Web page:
Objectives: The purpose of this study was to determine the occupational factors that cause workers to take sick leave attributed to low-back pain.
Methods: Twice, with a 24-month interval, 117 white- and 189 blue-collar employees from 2 metal industry companies completed a questionnaire on recurrent low-back pain and exposure to potential risk factors (biomechanical loads, physical environment, psychosocial factors) at work. Sick leave was monitored for the period between the questionnaires.
Results: Low-back pain was predicted by exposure to harmful biomechanical loads among both white- and blue-collar workers [odds ratio (OR) 4.1 and 4.7, respectively), stress among white-collar workers (OR 2.4), and draft among blue-collar workers (OR 2.3). The take-up of sick leave was predicted by exposure to harmful biomechanical loads [rate ratio (RR) 1.7]; for sick leaves attributed to low-back pain the rate ratio was 3.1. Lack of recognition and respect at work predicted sick leave attributed to low-back pain (RR 2.0), but not sick leave attributed to other disorders.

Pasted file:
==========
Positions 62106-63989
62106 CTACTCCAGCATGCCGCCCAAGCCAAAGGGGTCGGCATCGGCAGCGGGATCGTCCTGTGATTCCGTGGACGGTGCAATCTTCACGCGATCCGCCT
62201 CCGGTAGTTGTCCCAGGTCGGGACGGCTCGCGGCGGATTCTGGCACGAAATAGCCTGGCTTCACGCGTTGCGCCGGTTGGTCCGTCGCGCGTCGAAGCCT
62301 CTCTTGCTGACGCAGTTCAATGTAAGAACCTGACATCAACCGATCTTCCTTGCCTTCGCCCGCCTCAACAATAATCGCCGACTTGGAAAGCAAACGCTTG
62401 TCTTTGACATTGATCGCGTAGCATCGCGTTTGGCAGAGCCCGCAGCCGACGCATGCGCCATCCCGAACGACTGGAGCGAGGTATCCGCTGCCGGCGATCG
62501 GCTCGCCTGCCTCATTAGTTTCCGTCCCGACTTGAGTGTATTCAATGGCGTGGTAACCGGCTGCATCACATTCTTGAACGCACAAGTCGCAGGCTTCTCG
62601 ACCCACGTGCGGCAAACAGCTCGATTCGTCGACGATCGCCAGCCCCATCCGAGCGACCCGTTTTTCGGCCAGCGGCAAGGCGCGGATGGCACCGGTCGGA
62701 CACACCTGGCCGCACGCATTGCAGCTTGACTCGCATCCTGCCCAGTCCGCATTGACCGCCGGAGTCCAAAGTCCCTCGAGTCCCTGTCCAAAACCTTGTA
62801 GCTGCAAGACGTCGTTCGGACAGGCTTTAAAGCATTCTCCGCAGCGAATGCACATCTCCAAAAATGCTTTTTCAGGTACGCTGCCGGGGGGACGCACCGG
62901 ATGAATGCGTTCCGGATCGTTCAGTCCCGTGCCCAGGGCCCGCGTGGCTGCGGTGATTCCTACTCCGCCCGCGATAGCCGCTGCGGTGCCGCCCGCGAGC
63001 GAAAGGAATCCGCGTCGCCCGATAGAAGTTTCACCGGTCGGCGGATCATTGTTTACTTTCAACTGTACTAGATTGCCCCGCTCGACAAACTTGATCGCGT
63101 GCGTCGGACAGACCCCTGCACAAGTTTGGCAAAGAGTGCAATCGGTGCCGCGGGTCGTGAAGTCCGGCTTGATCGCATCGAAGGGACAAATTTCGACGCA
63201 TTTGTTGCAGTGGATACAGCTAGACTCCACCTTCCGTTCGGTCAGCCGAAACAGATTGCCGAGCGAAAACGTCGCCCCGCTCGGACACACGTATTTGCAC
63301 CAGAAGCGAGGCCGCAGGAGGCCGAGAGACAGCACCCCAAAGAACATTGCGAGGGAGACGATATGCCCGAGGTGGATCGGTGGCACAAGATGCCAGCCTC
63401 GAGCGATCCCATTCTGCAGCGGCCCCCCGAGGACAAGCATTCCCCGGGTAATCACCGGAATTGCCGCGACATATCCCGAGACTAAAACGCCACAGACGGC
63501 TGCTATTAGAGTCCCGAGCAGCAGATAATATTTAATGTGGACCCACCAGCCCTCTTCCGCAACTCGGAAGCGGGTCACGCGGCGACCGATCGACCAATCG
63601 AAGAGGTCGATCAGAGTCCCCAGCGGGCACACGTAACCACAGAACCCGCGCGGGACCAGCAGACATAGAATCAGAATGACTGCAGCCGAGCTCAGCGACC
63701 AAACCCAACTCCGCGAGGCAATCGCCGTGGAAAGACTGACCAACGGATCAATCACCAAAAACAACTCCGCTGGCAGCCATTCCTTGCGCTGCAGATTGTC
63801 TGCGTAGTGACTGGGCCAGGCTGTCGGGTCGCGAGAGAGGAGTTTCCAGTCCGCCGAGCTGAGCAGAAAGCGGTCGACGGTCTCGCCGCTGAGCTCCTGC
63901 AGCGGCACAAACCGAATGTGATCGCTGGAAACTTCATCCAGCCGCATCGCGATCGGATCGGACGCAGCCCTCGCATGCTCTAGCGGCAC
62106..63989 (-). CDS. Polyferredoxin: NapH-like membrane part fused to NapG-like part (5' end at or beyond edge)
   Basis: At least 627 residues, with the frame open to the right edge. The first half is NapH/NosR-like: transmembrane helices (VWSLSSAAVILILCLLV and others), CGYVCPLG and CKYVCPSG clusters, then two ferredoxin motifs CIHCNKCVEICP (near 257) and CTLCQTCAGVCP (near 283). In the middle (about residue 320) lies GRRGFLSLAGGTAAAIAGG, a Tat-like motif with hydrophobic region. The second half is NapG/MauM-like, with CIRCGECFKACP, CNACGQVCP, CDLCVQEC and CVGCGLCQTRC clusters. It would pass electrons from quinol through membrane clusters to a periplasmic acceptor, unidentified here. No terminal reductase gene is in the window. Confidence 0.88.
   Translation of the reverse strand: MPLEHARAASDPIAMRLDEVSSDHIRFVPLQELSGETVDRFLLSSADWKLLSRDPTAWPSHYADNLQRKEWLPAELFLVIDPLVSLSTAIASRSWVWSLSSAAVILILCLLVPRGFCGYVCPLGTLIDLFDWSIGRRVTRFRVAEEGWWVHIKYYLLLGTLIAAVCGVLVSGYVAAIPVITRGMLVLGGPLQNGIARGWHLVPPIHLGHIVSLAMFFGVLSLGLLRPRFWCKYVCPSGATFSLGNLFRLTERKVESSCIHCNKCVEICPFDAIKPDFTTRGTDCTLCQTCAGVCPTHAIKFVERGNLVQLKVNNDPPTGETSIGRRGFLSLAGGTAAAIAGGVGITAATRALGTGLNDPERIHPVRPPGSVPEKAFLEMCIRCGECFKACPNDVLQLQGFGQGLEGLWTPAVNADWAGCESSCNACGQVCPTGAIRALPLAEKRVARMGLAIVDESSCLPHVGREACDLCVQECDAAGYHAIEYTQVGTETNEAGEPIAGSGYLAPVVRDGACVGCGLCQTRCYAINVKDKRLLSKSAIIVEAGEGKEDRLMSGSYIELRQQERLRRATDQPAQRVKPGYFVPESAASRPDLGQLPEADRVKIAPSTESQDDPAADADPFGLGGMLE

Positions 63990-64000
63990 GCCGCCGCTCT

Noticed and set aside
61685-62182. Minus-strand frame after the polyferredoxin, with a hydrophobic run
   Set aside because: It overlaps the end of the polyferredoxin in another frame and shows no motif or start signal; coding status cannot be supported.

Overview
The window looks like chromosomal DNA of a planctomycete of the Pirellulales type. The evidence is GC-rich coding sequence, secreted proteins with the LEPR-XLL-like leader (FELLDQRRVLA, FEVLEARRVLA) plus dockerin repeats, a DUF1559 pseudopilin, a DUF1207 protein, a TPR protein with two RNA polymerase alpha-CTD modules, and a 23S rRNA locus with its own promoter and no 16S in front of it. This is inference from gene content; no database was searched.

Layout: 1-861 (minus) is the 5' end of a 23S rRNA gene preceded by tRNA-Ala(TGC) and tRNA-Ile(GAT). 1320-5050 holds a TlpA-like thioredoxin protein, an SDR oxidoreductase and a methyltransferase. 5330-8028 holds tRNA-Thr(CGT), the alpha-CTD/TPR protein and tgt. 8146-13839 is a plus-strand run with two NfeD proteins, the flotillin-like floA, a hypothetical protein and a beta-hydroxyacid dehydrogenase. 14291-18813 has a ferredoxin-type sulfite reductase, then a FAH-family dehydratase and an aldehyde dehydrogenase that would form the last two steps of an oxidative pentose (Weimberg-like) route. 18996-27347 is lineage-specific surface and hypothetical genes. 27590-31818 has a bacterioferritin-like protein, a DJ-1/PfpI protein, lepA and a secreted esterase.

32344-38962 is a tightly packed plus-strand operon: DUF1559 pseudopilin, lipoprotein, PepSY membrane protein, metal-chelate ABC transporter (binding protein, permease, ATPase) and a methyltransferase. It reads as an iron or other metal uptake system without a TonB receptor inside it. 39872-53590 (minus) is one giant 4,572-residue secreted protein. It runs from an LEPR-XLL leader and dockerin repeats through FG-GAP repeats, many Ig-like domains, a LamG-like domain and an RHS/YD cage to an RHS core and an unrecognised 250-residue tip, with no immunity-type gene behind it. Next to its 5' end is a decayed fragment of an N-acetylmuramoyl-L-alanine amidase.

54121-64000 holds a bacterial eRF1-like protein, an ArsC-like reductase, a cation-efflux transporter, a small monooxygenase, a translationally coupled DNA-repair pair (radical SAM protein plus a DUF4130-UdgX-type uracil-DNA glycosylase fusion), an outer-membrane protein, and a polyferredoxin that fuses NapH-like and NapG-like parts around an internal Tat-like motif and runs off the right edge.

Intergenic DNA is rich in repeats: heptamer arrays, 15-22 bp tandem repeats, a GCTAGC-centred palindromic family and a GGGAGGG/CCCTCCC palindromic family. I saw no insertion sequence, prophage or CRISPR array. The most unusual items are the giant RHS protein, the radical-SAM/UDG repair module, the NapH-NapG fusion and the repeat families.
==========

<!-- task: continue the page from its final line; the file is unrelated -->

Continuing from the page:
Conclusions: Recurrent low-back pain is preceded by reports of harmful biomechanical loads at work among white- and blue-collar workers, by stress among white-collar workers and by draft among blue-collar workers. The environmental and psychosocial factors under study did not modify the relation between biomechanical loads and recurrent low-back pain. Sick leave attributed to back disorders is preceded by exposure to biomechanical loads at work and by a lack of recognition and respect at work among blue-collar workers. Biomechanical loading seems to be the most important occupational factor predicting both recurrent low-back pain and sick leave attributed to back disorders. Lack of recognition and respect at work appear to affect sick leave attributed to back disorders.